Slums are structures formed due to overcrowding and the mass migration of people in bulk to cities, leading to the creation of shanty towns in metropolitan areas of the country. Immigrants tend to move from rural areas to urban and developed regions for better
opportunities.​People living in slums tend to endure minimal basic amenities and daily hardships to survive.

Children, women, and the elderly need to walk a vulnerable path, especially in this setting.​Children live a childhood where they struggle for everything available. They tend to grow up in unfortunate circumstances where food, shelter, and clothing are natural for middle-class or above-class kids and are considered a luxury treasure for them.​

The slums typically lack proper sanitation facilities, safe drinking water, and systematic garbage collection in their local communities, which is a health threat and makes them more prone to getting sick.​ An underprivileged family’s top priority is to get food and clothing by any means possible. The young ones in the house either earn money for the family by working at small eating joints, shops, and petty jobs along with their mother, who helps with domestic chores and takes care of other siblings. This type of pressure leads the children into dangerous or life-threatening work to get fast cash. The women work as housekeepers at people’s homes along with their daughters to get some share of the money to run the family.​

The slums are a breeding ground for many diseases because the high concentration of dirt and lack of ventilation in the houses cause suffocation. The public use of a single tap and washrooms, makes them prone to infectious diseases.​ The infamous puddles of dirty and contaminated water and the lack of replenishment of the stored water promote the spread of waterborne diseases in the area. Slums become a major health concern because residents live in overcrowded situations. Sleeping on dirty floors with poor ventilation will lead to the rapid spread of respiratory and skin diseases. Another health issue is nutritional deficiency due to a lack of access to essential food items and products. The common diseases in this class are cholera, infectious hepatitis, diphtheria, chicken pox, measles, flu, plague, sexually transmitted diseases (STDs), acquired immune deficiency syndromes (AIDS), and tuberculosis (TB). The absence of latrines is a major health problem.​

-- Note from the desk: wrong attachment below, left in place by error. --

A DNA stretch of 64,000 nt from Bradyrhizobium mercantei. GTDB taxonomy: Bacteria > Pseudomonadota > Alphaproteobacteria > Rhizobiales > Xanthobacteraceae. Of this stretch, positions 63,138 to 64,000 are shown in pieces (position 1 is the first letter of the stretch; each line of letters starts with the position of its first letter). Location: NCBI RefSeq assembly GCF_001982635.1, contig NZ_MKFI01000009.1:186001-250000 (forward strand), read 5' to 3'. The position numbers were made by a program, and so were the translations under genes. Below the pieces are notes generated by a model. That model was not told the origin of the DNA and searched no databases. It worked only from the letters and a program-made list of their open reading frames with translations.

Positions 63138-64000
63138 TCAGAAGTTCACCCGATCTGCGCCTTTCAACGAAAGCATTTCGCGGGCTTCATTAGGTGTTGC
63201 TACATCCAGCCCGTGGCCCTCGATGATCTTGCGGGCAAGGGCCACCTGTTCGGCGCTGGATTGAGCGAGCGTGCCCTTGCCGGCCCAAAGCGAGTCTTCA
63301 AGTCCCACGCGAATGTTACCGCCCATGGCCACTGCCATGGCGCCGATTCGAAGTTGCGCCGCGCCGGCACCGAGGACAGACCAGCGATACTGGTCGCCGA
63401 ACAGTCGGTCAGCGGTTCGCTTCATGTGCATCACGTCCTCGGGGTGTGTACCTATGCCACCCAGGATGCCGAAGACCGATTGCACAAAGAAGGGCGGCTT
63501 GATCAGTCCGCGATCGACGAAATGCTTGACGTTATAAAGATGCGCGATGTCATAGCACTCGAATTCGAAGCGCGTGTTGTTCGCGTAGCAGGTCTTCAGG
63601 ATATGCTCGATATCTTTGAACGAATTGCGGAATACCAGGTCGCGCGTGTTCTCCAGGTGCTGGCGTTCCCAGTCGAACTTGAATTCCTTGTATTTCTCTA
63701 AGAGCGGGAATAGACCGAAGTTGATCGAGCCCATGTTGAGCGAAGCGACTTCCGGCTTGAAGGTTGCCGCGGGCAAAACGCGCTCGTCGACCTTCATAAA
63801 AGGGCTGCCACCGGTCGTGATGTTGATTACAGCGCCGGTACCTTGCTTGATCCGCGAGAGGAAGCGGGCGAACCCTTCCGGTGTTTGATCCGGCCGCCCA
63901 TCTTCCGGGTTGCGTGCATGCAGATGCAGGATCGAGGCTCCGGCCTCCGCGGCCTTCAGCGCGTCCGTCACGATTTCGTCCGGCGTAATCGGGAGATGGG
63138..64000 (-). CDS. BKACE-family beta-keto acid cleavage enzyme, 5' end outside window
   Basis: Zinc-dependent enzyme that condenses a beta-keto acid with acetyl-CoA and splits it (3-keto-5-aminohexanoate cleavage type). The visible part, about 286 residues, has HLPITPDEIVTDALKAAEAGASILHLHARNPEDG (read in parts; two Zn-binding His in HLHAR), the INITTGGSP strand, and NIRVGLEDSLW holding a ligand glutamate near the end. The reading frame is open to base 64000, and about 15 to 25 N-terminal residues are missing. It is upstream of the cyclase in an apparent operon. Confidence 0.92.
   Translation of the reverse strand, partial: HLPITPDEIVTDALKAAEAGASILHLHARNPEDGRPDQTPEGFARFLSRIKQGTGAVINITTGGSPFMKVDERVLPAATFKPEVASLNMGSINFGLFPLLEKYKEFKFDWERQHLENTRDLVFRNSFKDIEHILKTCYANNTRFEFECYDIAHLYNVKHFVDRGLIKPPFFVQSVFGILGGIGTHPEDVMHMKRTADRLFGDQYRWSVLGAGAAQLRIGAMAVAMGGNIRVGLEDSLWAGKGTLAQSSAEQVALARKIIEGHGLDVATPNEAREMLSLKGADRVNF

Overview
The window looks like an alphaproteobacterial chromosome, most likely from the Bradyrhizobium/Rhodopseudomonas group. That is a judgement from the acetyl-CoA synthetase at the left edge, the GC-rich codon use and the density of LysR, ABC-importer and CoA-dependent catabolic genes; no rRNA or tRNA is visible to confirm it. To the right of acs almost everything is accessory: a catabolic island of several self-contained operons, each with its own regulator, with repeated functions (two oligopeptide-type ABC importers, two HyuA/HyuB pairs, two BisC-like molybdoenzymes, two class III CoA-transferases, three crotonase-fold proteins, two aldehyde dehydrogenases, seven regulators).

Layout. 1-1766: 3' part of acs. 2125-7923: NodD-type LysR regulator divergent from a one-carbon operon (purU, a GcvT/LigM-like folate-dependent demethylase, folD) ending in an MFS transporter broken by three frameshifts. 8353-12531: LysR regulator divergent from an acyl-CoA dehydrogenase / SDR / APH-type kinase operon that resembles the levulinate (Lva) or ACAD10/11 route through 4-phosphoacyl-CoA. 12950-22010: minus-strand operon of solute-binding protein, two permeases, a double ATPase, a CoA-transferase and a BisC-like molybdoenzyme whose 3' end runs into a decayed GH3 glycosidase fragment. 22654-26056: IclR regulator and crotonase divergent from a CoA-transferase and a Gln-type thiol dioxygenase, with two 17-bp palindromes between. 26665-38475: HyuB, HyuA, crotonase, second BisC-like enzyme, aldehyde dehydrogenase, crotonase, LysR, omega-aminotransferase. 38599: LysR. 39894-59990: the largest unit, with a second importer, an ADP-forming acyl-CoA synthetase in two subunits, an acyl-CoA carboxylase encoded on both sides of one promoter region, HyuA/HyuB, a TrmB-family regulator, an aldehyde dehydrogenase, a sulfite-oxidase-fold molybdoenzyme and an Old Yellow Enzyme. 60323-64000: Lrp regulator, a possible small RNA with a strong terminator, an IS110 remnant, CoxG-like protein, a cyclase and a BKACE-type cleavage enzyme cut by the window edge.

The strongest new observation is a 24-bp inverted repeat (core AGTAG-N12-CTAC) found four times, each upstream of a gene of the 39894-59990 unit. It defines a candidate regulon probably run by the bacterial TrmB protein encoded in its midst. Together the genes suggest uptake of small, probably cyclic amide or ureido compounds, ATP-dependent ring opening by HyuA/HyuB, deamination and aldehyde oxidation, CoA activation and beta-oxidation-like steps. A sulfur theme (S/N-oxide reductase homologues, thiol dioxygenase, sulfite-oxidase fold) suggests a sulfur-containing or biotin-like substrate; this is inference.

According to the National Sample Survey, the slum children were put into two categories: those who dropped out and those who never attended school. students currently attending any school. Then those not currently attending were asked if they had ever attended school. If they had, they were regarded as dropout children. If they had not, they are regarded as never-attended children. In Delhi-8, the attendance ratio is only 54.5% which is much lower than the attendance ratio in Delhi as a whole. This follows a similar pattern of attendance ratio across genders, where the attendance ratio of girls (55.8%) is slightly higher than that of boys (53.5%) in slums. The schools near slums can only accommodate a limited number of children and are always overcrowded. The lack of adequate facilities and essential supplies like blackboards and textbooks. Teachers find it difficult to raise the standards of academics due to a lack of necessary training, tools, and credentials. Discrimination against underprivileged families and children is still a serious issue in India. The students from these schools studying in these institutions cannot attain fundamental abilities like reading and writing due to improper instruction.​ The government’s little funding does not help the situation but adds fuel to the fire of poverty.

They tend to get left behind and miss out on opportunities to make a better life for themselves. The slum situation in the world and India needs to be improved, and the Union government must take action and do more for them.

-Contribution for RAAY Foundation by Prakriti Didwania